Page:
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Impact of water management on agricultural production

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  • Haq, Rashida
  • Shafique, Saima

Abstract

This paper explores the impact of water management on output, labor, and capital growth for an agriculture-based developing economy like Pakistan. According to empirical findings, capital stock and labor force in the agriculture sector significantly affect output growth. Improvement of capital stock in the form of mechanization, improved seeds, fertilizers and pesticides on one hand, and labor force skills, techniques and management, on the other hand, will bring positive and significant impact on agricultural output. Any improvement in policy management by authorities will enhance agricultural production manifold. Water at farm gate, tube wells, and access to credit of farmers increase agricultural output by enhancing the productivity of capital and labor. Proper water management will result in efficient allocation of resources and has an indirect positive impact on growth of output. To increase overall efficiency, an irrigation technology that efficiently uses water for intensive crop production must be developed.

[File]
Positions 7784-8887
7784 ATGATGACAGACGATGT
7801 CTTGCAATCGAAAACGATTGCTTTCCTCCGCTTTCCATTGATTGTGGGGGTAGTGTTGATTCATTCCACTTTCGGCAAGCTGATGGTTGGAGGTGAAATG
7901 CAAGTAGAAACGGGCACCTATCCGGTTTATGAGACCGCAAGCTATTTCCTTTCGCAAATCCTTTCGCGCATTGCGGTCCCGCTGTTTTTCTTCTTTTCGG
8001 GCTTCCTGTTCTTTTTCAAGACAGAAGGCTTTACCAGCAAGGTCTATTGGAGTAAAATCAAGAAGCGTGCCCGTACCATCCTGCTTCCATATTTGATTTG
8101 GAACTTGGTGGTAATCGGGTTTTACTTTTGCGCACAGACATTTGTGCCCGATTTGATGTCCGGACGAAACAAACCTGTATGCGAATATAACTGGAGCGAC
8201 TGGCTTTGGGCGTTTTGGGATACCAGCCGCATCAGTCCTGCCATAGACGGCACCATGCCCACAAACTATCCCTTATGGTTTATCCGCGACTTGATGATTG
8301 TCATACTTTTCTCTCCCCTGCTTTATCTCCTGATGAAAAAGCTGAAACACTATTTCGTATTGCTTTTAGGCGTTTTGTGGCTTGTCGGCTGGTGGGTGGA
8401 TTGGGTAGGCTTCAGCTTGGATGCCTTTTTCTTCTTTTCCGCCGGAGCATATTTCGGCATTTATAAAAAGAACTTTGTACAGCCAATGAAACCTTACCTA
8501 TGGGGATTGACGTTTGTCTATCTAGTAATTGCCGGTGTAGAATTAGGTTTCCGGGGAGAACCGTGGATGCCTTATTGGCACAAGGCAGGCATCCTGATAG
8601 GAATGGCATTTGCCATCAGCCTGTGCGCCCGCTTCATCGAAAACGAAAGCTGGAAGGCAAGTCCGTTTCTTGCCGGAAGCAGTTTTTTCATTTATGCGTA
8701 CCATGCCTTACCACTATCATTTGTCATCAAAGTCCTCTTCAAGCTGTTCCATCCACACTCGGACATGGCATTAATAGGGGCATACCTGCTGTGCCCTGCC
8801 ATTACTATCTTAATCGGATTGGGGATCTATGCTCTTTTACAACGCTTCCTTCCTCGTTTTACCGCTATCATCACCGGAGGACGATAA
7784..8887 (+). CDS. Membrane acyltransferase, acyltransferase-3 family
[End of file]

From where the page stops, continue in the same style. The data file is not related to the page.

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Bibliographic Info

Paper provided by University Library of Munich, Germany in its series MPRA Paper with number 38969.

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Date of creation: 2009
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Publication status: Published in Asian Journal of Agriculture and Development 2.6(2009): pp. 85-94
Handle: RePEc:pra:mprapa:38969

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Keywords: Impact of water management; capital growth; Agriculture; production; labor force;

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  1. Richard M. Adams & Kelly J. Bryant & Bruce A. Mccarl & David M. Legler & James O'Brien & Andrew Solow & Rodney Weiher, 1995. "Value Of Improved Long-Range Weather Information," Contemporary Economic Policy, Western Economic Association International, vol. 13(3), pages 10-19, 07.
  2. Arellano, Manuel & Bond, Stephen, 1991. "Some Tests of Specification for Panel Data: Monte Carlo Evidence and an Application to Employment Equations," Review of Economic Studies, Wiley Blackwell, vol. 58(2), pages 277-97, April.
  3. Shujat Ali, 2004. "Total Factor Productivity Growth in Pakistan’s Agriculture: 1960–1996," The Pakistan Development Review, Pakistan Institute of Development Economics, vol. 43(4), pages 493-513.
  4. M Arellano & O Bover, 1990. "Another Look at the Instrumental Variable Estimation of Error-Components Models," CEP Discussion Papers dp0007, Centre for Economic Performance, LSE.
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